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Atmosphere-land surface interactions and their influence on extreme rainfall and potential abrupt climate change over southern Africa

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Author:
C.J.R. Williams
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The paper presents an investigation on the influence of land cover changes on rainfall variability, and in particular daily rainfall extremes in southern Africa. It examines the effect of increasing the amount of vegetation over the majority of southern Africa, using the Regional Climate Model (RCM) and General Circulation Model (GCM). The report presents the results for the desert run and savanna run cases. For the desert run case, results indicate that due to complete lack of vegetation, higher surface temperatures and a reduction in moisture are experienced. This results in a reduction in evaporation, which produces less vertical uplift. In response, an increase in near-surface pressure and associated anticyclonic winds is shown, and therefore a decrease in rainfall. The report further notes that the decreases are consistent regardless of whether the model is run in regional or global mode suggests that this result is not simply due to biases within the RCM lateral boundary data, and that precipitation changes resulting from localised vegetation change are not being overridden by larger scale atmospheric circulation features as simulated by the GCM. In the savanna run (using the RCM only), an increase in rainfall is suggested over regions where an increase in vegetation was imposed. The report notes that the results suggest that the relative increase in vegetation produces more available moisture at the surface. Due to the resulting increase in evaporation, more latent heat is released and therefore higher surface temperatures are again shown. This warmer surface, and increase in available moisture, may produce an increase in vertical motion, giving lower near-surface pressure and therefore an increase in rainfall. The report notes that going by the results, and theoretical considerations, it is proposed that the model’s ability to simulate rainfall in response to vegetation changes can be used as an indicator of the model’s ability to simulate the atmosphere-land surface feedback. This is because both rainfall extremes and the atmosphere-land surface feedback are dependent on latent heat fluxes, as opposed to global mean rainfall which is thought to be constrained by the energy budget of the troposphere. It recommends that:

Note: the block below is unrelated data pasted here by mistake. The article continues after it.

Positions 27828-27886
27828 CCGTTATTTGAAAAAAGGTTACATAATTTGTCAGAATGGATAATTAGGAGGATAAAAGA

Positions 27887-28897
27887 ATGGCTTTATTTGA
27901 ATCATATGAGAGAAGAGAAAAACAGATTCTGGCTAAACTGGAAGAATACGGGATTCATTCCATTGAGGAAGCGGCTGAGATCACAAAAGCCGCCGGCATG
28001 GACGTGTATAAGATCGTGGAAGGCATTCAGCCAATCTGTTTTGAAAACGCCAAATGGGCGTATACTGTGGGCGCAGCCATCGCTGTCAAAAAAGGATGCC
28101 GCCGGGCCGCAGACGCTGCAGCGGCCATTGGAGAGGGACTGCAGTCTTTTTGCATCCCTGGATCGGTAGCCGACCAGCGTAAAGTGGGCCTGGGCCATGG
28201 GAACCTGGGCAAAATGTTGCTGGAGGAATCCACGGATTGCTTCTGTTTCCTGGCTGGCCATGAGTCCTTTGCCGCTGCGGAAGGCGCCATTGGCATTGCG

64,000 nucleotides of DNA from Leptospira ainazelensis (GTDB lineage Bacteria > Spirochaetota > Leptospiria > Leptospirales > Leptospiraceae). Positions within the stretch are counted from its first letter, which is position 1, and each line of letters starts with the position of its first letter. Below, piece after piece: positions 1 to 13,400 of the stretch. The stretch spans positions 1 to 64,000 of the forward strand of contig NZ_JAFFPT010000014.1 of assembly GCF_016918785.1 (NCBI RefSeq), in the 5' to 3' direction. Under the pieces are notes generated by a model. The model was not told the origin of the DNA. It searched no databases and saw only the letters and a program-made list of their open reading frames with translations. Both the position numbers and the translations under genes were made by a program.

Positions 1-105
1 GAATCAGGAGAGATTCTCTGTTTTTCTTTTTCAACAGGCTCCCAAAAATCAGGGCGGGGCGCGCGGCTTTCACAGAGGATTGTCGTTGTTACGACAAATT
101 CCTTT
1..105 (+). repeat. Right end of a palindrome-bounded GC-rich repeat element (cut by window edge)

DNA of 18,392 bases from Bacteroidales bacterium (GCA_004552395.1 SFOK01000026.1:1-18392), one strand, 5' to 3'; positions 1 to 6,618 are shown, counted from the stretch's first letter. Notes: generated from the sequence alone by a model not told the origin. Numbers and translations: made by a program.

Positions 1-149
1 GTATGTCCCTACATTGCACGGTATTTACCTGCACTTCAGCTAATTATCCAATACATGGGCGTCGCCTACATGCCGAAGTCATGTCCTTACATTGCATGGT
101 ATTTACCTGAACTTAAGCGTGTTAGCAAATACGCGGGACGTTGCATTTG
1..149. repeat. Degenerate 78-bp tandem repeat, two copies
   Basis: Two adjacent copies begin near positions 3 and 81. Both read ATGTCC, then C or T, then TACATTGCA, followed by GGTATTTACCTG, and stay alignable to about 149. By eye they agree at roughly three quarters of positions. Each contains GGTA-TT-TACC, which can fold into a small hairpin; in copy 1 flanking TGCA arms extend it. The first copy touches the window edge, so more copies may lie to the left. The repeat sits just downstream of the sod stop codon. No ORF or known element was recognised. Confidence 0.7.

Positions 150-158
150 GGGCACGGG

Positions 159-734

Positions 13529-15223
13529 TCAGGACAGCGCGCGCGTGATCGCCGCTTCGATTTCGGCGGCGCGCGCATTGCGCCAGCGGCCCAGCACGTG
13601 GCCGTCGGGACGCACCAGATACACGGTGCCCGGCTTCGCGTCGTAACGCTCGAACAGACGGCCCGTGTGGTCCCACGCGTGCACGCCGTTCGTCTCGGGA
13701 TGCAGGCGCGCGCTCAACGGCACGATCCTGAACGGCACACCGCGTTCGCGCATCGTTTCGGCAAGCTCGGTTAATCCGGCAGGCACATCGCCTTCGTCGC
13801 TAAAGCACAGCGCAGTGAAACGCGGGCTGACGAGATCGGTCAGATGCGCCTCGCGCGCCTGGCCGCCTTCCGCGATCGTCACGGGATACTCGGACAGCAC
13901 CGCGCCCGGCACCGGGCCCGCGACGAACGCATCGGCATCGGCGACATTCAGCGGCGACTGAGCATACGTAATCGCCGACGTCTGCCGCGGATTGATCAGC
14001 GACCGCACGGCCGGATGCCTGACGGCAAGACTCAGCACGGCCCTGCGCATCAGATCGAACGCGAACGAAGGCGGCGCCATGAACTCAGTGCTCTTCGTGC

future work is needed to continue to assess the atmosphere-land surface feedback, in terms of how different models are able to simulate changes in rainfall
more research is needed to improve upon these experiments, applying the vegetation anomaly at an appropriate time of the year
an improved understanding of extreme rainfall and its controls is crucial for increasing resilience and the adaptive capacity of society to these events.